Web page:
New Era of Services-Oriented Datacenters Gives Opportunities for Expansion
- Reveals new details of the forthcoming 22nm Intel® Atom™ processors C2000 product family, enabling the company to target a larger portion of the datacenter market.
- Unveils future roadmap of 14nm datacenter products including a system-on-chip (SoC) that for the first time will incorporate Intel’s next-generation Broadwell architecture to address an even broader range of workloads.
- Rackspace Hosting* announces that it will deploy a new generation of rack designs as part of its hybrid cloud solutions aligned with Intel’s Rack Scale Architecture vision.
SAN FRANCISCO, Calif., July 22, 2013 – As the massive growth of information technology services places increasing demand on the datacenter, Intel Corporation today outlined its strategy to re-architect the underlying infrastructure, allowing companies and end-users to benefit from an increasingly services-oriented, mobile world.
The company also announced additional details about its next-generation Intel® Atom™ processor C2000 product family (codenamed “Avoton” and “Rangeley”), as well as outlined its roadmap of next-generation 14nm products for 2014 and beyond. This robust pipeline of current and future products and technologies will allow Intel to expand into new segments of the datacenter that look to transition from proprietary designs to more open, standards-based compute models.
“Datacenters are entering a new era of rapid service delivery,” said Diane Bryant, senior vice president and general manager of the Datacenter and Connected Systems Group at Intel. “Across network, storage and servers we continue to see significant opportunities for growth. In many cases, it requires a new approach to deliver the scale and efficiency required, and today we are unveiling the near and long-term actions to enable this transformation.”
As more mobile devices connect to the Internet, cloud-based software and applications get smarter by learning from the billions of people and machines using it, thus resulting in a new era of context-rich experiences and services. It also results in a massive amount of network connections and a continuous stream of real-time, unstructured data. New challenges for networks, computing and storage are emerging as the growing volume of data is transported, collected, aggregated and analyzed in datacenters. As a result, datacenters must be more agile and service-driven than ever before, and easier to manage and operate.
The role of information technology has evolved from being a way to reduce costs and increase corporate productivity to becoming the means to deliver new services to businesses and consumers. For example, Disney* recently started providing visitors with wirelessly connected-wristbands to enhance customers’ in-park experience through real-time data analytics. Additionally, a smart traffic safety program from Bocom* in China seeks to identify traffic patterns in a city of ten million people and intelligently offers better routing options for vehicles on the road.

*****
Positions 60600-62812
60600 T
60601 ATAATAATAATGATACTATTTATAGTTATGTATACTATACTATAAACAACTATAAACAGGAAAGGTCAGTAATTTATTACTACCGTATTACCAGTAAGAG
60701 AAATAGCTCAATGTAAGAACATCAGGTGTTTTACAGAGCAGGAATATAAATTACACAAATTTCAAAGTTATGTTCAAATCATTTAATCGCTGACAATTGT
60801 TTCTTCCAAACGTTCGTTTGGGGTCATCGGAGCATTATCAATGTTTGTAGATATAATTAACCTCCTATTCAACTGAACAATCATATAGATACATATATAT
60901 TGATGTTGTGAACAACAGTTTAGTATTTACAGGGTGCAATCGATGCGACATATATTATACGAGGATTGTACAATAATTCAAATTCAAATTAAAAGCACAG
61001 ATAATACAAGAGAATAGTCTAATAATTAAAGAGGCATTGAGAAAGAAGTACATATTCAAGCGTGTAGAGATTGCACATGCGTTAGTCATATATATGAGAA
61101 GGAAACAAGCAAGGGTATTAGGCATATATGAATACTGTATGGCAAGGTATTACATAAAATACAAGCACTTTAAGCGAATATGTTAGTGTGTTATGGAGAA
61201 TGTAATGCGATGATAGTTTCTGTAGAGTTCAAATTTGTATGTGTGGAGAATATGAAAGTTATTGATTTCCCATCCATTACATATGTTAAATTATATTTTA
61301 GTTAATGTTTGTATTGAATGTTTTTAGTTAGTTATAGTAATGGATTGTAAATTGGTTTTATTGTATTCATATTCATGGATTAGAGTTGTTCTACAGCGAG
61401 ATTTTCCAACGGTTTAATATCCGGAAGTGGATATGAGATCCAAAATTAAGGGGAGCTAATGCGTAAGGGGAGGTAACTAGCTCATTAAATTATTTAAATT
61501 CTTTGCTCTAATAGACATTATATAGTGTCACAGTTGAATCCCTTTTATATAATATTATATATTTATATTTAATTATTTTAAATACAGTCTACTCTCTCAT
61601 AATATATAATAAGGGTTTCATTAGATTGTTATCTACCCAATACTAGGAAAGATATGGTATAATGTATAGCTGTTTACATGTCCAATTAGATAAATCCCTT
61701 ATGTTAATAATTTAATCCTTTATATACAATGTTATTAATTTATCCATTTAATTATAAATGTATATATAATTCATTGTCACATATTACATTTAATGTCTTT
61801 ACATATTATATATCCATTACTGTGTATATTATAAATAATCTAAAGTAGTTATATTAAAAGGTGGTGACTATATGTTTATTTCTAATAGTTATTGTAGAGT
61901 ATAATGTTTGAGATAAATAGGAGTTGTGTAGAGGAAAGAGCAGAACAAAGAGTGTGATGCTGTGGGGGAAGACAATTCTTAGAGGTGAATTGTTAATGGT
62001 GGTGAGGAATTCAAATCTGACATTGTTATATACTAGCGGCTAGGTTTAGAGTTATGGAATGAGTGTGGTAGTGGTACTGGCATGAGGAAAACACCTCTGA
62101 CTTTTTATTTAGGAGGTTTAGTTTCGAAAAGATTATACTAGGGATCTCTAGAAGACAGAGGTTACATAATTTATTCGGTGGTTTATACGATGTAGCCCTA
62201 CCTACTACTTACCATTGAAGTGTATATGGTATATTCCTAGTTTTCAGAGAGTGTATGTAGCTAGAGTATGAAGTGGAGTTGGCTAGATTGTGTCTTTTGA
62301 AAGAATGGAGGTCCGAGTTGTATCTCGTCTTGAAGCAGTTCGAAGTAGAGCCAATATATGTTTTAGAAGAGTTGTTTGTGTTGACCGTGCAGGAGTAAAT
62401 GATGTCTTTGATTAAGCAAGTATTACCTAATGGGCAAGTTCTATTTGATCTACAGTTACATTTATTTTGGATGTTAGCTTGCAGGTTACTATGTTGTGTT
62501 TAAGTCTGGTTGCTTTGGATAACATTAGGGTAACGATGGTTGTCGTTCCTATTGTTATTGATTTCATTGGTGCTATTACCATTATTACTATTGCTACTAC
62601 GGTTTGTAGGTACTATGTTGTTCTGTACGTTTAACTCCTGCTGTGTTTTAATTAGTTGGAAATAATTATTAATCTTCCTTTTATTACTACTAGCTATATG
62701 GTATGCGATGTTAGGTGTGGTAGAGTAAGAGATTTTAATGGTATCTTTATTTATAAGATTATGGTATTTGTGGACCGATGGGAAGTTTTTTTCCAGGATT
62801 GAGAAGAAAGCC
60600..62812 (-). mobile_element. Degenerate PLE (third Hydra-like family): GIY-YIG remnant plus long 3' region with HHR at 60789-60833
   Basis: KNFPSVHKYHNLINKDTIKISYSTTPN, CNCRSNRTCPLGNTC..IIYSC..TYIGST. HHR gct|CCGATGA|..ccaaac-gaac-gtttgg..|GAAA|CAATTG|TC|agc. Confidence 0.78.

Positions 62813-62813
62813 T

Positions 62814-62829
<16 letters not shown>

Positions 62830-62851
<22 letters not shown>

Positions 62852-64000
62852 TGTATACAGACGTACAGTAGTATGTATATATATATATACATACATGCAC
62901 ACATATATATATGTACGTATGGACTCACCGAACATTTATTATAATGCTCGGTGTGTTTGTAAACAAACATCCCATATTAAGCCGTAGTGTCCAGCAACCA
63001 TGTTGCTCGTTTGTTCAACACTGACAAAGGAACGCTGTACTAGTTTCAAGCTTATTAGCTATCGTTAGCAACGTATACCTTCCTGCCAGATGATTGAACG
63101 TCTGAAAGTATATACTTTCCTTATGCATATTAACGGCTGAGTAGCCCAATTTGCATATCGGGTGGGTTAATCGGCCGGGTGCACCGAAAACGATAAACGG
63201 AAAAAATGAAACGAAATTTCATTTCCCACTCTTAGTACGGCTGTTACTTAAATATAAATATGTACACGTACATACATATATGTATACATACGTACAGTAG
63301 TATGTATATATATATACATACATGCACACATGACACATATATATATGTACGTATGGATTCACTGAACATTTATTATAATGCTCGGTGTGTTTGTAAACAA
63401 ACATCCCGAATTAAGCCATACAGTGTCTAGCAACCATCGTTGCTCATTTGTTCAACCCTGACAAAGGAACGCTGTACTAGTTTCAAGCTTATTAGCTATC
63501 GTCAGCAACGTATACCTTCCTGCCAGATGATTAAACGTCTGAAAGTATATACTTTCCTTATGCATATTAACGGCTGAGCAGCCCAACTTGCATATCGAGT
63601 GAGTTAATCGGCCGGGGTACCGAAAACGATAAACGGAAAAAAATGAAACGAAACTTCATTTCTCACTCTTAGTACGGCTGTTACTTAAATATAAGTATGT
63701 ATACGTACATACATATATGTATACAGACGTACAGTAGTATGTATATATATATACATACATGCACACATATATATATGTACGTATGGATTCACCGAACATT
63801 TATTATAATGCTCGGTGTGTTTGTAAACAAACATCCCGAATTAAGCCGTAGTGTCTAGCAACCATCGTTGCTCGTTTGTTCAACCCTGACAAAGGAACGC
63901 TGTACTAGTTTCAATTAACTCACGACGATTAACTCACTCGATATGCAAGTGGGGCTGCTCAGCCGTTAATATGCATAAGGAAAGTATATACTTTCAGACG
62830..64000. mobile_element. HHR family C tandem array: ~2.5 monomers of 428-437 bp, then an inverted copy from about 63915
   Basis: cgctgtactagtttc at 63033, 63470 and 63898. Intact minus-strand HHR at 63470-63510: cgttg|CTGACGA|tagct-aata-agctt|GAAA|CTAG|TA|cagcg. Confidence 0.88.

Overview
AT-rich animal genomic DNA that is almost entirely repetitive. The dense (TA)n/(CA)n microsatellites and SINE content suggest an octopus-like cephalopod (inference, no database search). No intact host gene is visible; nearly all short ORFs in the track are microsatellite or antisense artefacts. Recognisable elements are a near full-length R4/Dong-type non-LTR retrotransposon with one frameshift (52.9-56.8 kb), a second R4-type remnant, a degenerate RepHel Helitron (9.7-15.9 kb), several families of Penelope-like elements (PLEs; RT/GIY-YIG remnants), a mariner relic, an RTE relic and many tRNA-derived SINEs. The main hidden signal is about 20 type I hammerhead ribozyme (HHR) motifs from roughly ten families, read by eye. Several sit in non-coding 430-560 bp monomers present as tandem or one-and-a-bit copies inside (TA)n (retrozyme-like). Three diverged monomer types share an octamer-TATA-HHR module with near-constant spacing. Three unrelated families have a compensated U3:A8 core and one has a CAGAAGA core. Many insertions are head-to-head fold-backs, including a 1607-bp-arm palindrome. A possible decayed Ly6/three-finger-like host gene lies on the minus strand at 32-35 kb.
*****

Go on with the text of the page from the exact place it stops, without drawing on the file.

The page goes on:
‘Re-Architecting’ Network, Storage and Servers
To help companies prepare for the next generation of datacenters, Intel revealed its plans to virtualize the network, enable smart storage solutions and invest in innovative rack optimized architectures.
Bryant highlighted Intel’s Rack Scale Architecture (RSA), an advanced design that promises to dramatically increase the utilization and flexibility of the datacenter to deliver new services. Rackspace Hosting*, an open cloud company, today announced the deployment of new server racks that is a step toward reaching Intel’s RSA vision, powered by Intel® Xeon® processors and Intel Ethernet controllers with storage accelerated by Intel Solid State Drives. The Rackspace design is the first commercial rack scale implementation.
The networking industry is on the verge of a transition similar to what the server segment experienced years ago. Equipping the network with open, general purpose processing capabilities provides a way to maximize network bandwidth, significantly reduce cost and provide the flexibility to offer new services. For example, with a virtualized software defined network, the time to provision a new service can be reduced to just minutes from two to three weeks with traditional networks. Intel introduced Open Network Platform reference designs to help OEMs build and deploy this new generation of networks.
Data growth is a challenge to all datacenters and transferring this large volume of data for processing within a traditional, rigid storage architecture is costly and time consuming. By implementing intelligent storage technologies and tools, Intel is helping to reduce the amount of data that needs to be stored, and is improving how data is used for new services.